Jeremy Corbyn has issued a strong message to the 7 MPs who resigned from his party on Monday, saying that they stood in the 2017 general election representing a Labour manifesto, and that they “were elected to carry out those policies”.
He was speaking today at the manufacturers’ group Make UK’s annual conference. It was his first public appearance since the breakaway MPs announced they would sit as independently in parliament.
“I regret that seven MPs decided they would no longer remain part of the Labour party. I thank them for their work,” Corbyn said.
“I hope they realise they were elected to parliament on a manifesto that was based around investment in the future; that was based around a more equal and fairer society; that was based around social justice – and it is that programme that we are going to put to the electorate in the future, that does have enormous support. They were elected to carry out those policies. They decided to go somewhere else” he added.
Labour has increased the pressure on the seven MPs to trigger by-elections in their seats, and run against official Labour candidates. Corbyn is reportedly confident that official Labour candidates would be able to oust the seven defectors.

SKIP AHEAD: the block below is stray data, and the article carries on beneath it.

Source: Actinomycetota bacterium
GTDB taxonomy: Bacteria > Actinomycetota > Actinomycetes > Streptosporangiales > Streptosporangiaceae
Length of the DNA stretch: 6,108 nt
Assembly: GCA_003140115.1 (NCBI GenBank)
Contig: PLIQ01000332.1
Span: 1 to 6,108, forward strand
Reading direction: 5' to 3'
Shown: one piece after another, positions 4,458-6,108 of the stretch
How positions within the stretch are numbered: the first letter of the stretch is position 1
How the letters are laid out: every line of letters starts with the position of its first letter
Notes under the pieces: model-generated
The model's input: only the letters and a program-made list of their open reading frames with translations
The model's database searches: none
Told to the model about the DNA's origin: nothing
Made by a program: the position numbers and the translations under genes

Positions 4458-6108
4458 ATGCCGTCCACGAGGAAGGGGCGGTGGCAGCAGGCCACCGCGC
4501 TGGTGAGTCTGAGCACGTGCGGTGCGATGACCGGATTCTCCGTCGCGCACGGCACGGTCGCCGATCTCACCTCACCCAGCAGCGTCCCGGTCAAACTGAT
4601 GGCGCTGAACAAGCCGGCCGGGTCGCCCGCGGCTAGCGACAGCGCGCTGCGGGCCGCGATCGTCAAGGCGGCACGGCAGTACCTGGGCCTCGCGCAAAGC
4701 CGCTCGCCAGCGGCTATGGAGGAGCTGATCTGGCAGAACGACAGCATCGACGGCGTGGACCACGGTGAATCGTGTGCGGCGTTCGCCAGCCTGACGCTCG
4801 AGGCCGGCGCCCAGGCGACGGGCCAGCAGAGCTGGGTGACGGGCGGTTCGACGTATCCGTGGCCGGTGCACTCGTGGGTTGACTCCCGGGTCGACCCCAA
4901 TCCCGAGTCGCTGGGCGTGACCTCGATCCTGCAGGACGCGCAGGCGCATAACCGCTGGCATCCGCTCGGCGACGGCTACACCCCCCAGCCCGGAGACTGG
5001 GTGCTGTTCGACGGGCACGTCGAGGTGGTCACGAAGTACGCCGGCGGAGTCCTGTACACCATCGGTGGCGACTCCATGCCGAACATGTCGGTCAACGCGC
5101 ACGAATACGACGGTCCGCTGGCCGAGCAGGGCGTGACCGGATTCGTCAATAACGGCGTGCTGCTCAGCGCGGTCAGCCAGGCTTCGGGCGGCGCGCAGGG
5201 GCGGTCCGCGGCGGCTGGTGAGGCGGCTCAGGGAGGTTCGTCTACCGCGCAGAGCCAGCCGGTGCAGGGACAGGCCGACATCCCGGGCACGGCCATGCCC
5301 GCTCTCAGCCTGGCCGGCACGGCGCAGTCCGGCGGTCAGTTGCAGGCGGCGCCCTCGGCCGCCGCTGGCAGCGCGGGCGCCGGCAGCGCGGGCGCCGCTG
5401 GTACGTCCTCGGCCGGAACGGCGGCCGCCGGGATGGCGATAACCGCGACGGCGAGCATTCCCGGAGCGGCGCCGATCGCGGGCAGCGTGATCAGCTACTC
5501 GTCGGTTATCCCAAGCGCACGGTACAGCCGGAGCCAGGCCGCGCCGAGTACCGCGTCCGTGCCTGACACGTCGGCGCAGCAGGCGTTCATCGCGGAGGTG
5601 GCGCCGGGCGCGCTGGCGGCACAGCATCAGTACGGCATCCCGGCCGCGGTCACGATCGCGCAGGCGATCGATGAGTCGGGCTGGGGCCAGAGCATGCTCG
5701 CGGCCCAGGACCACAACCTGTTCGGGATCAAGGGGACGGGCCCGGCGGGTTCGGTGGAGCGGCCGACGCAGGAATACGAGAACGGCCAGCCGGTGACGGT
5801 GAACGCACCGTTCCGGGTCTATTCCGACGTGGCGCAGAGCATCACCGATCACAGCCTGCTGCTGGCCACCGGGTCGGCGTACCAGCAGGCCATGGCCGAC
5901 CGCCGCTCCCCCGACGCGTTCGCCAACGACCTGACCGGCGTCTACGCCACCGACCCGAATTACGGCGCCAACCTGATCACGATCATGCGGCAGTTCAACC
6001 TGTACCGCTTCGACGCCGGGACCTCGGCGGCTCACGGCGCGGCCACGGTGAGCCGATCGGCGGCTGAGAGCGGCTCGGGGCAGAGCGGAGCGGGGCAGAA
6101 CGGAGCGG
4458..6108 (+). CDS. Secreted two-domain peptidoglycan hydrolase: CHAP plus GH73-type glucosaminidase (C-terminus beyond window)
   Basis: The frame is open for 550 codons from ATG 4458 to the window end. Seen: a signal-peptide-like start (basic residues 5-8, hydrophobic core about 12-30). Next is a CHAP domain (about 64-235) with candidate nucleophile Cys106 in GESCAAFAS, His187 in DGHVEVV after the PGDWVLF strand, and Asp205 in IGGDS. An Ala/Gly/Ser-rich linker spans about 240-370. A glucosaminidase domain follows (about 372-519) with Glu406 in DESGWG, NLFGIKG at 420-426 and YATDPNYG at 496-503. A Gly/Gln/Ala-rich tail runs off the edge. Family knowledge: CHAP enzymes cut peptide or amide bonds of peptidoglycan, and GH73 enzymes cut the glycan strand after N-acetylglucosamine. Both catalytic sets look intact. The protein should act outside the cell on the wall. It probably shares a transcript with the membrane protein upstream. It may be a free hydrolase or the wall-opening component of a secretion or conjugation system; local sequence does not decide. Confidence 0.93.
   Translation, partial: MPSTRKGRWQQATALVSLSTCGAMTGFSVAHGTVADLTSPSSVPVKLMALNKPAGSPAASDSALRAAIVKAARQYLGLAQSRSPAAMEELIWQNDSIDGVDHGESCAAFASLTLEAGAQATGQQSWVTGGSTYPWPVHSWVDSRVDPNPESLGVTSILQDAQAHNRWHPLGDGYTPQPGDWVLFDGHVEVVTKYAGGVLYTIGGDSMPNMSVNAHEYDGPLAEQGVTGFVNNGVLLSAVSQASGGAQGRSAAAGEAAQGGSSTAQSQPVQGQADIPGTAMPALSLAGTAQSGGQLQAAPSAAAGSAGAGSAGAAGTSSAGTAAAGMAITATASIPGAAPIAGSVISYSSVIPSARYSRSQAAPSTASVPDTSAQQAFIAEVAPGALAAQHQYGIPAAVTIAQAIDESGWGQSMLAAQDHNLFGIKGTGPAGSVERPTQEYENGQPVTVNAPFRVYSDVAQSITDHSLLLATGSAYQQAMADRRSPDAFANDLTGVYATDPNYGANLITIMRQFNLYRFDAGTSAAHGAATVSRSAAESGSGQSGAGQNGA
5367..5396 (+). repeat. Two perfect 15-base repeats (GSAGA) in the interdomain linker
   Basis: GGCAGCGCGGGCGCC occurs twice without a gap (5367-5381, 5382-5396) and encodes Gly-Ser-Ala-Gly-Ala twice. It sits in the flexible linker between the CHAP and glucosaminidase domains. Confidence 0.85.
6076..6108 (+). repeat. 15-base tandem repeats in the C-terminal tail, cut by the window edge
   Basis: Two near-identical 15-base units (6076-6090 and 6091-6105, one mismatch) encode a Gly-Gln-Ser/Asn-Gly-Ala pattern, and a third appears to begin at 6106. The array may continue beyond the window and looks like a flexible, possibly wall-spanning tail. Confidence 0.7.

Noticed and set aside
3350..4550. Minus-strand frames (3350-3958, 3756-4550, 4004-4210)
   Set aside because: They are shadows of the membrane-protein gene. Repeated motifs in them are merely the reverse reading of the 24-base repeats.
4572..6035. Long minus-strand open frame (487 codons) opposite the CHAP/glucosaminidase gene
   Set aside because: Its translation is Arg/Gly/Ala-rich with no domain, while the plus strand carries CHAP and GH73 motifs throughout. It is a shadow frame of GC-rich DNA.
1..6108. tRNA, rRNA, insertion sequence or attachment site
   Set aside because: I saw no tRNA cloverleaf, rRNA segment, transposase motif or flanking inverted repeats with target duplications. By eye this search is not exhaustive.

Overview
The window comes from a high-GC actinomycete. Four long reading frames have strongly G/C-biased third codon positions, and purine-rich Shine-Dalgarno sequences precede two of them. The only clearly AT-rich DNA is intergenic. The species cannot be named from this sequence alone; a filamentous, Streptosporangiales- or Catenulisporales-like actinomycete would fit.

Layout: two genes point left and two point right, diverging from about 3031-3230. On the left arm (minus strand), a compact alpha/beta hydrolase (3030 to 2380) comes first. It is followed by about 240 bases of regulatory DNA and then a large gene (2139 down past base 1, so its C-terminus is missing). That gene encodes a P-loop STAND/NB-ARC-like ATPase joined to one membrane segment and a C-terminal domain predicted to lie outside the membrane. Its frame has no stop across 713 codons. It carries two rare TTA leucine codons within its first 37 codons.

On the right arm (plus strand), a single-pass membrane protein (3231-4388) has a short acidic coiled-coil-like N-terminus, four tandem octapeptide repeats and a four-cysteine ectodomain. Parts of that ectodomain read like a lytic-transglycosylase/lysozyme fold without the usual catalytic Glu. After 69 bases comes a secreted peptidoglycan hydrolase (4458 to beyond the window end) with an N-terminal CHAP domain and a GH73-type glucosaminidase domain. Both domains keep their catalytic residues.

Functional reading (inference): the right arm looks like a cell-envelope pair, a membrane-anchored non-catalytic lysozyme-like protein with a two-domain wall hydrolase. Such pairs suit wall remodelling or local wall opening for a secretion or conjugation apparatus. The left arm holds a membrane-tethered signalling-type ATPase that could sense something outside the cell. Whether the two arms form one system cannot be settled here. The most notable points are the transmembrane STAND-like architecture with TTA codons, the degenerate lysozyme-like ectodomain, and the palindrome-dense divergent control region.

The Shadow Chancellor John McDonnell told the BBC that Labour needs to carry out a “mammoth listening exercise” to address criticisms from its own MPs. He also called for “dialogue” with the seven splitters.
“I think we’re finding a way forward but it’s got to be on the basis of taking the advice of people like [deputy leader] Tom Watson and the Parliamentary Labour Party and others” said McDonnell
He also addressed claims there could be up to 30 more defectors ready to quit Labour. If true, that would make the new independent group the 3rd largest bloc in parliament.
“I don’t think there is that scale” of defectors, he said.
In an interview today, Tory Defence Minister Tobias Ellwood said the Labour split was is “not good”, adding that it’s important to have a “strong opposition”.
Ellwood also warned that the hard-Brexit European Research Group (ERG) are “coming to the point where they are tarnishing the brand of the [Conservative] party.”
He added that he wants the Tories to be a “compassionate and outward looking party” that is “attractive to the next generation”
"This is a very dark day for Labour."
Defence minister @Tobias_Ellwood says it's "not good" to see the Labour Party break up as it's important to have a "strong opposition".
— Sky News Politics (@SkyNewsPolitics) February 19, 2019